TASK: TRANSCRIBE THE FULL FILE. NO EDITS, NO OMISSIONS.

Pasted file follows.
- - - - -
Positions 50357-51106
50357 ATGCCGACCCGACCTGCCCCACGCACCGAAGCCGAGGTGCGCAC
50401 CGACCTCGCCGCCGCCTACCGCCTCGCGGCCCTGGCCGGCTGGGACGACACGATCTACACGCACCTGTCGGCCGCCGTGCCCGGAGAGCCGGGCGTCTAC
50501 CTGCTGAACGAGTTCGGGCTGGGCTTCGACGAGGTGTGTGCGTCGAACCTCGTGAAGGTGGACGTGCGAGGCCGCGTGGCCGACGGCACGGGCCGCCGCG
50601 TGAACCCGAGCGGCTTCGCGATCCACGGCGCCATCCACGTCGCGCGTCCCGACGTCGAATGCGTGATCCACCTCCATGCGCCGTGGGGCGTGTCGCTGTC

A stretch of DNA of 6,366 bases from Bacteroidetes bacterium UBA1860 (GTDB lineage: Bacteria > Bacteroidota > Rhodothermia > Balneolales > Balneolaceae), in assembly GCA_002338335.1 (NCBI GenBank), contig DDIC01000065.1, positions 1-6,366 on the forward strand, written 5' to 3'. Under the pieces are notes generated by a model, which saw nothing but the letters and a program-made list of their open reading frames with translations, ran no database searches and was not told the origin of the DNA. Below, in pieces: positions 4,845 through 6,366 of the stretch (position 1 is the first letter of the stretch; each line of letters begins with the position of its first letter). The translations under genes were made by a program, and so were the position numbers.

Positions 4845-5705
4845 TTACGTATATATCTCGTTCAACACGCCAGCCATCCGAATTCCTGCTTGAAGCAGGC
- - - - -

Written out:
Positions 50357-51106
50357 ATGCCGACCCGACCTGCCCCACGCACCGAAGCCGAGGTGCGCAC
50401 CGACCTCGCCGCCGCCTACCGCCTCGCGGCCCTGGCCGGCTGGGACGACACGATCTACACGCACCTGTCGGCCGCCGTGCCCGGAGAGCCGGGCGTCTAC
50501 CTGCTGAACGAGTTCGGGCTGGGCTTCGACGAGGTGTGTGCGTCGAACCTCGTGAAGGTGGACGTGCGAGGCCGCGTGGCCGACGGCACGGGCCGCCGCG
50601 TGAACCCGAGCGGCTTCGCGATCCACGGCGCCATCCACGTCGCGCGTCCCGACGTCGAATGCGTGATCCACCTCCATGCGCCGTGGGGCGTGTCGCTGTC

A stretch of DNA of 6,366 bases from Bacteroidetes bacterium UBA1860 (GTDB lineage: Bacteria > Bacteroidota > Rhodothermia > Balneolales > Balneolaceae), in assembly GCA_002338335.1 (NCBI GenBank), contig DDIC01000065.1, positions 1-6,366 on the forward strand, written 5' to 3'. Under the pieces are notes generated by a model, which saw nothing but the letters and a program-made list of their open reading frames with translations, ran no database searches and was not told the origin of the DNA. Below, in pieces: positions 4,845 through 6,366 of the stretch (position 1 is the first letter of the stretch; each line of letters begins with the position of its first letter). The translations under genes were made by a program, and so were the position numbers.

Positions 4845-5705
4845 TTACGTATATATCTCGTTCAACACGCCAGCCATCCGAATTCCTGCTTGAAGCAGGC